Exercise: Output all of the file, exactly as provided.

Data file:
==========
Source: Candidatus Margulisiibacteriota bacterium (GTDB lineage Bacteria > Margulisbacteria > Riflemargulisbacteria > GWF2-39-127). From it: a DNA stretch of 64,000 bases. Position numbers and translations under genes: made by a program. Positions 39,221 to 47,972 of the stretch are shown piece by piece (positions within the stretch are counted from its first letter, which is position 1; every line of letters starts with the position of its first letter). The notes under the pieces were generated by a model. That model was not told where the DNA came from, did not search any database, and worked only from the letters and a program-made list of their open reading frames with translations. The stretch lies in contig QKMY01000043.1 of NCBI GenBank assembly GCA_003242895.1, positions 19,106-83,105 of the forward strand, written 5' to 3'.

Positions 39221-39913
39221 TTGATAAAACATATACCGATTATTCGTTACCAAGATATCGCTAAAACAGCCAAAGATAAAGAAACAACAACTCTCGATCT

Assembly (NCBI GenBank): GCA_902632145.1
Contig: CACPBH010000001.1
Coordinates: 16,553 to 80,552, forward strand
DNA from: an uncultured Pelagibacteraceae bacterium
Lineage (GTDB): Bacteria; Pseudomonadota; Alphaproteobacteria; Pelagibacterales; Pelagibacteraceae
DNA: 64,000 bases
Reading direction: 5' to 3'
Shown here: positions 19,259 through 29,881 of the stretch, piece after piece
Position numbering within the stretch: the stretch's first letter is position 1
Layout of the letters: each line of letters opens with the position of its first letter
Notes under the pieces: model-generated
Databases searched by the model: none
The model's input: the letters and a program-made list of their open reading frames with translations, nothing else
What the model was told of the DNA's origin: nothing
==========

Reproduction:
Source: Candidatus Margulisiibacteriota bacterium (GTDB lineage Bacteria > Margulisbacteria > Riflemargulisbacteria > GWF2-39-127). From it: a DNA stretch of 64,000 bases. Position numbers and translations under genes: made by a program. Positions 39,221 to 47,972 of the stretch are shown piece by piece (positions within the stretch are counted from its first letter, which is position 1; every line of letters starts with the position of its first letter). The notes under the pieces were generated by a model. That model was not told where the DNA came from, did not search any database, and worked only from the letters and a program-made list of their open reading frames with translations. The stretch lies in contig QKMY01000043.1 of NCBI GenBank assembly GCA_003242895.1, positions 19,106-83,105 of the forward strand, written 5' to 3'.

Positions 39221-39913
39221 TTGATAAAACATATACCGATTATTCGTTACCAAGATATCGCTAAAACAGCCAAAGATAAAGAAACAACAACTCTCGATCT

Assembly (NCBI GenBank): GCA_902632145.1
Contig: CACPBH010000001.1
Coordinates: 16,553 to 80,552, forward strand
DNA from: an uncultured Pelagibacteraceae bacterium
Lineage (GTDB): Bacteria; Pseudomonadota; Alphaproteobacteria; Pelagibacterales; Pelagibacteraceae
DNA: 64,000 bases
Reading direction: 5' to 3'
Shown here: positions 19,259 through 29,881 of the stretch, piece after piece
Position numbering within the stretch: the stretch's first letter is position 1
Layout of the letters: each line of letters opens with the position of its first letter
Notes under the pieces: model-generated
Databases searched by the model: none
The model's input: the letters and a program-made list of their open reading frames with translations, nothing else
What the model was told of the DNA's origin: nothing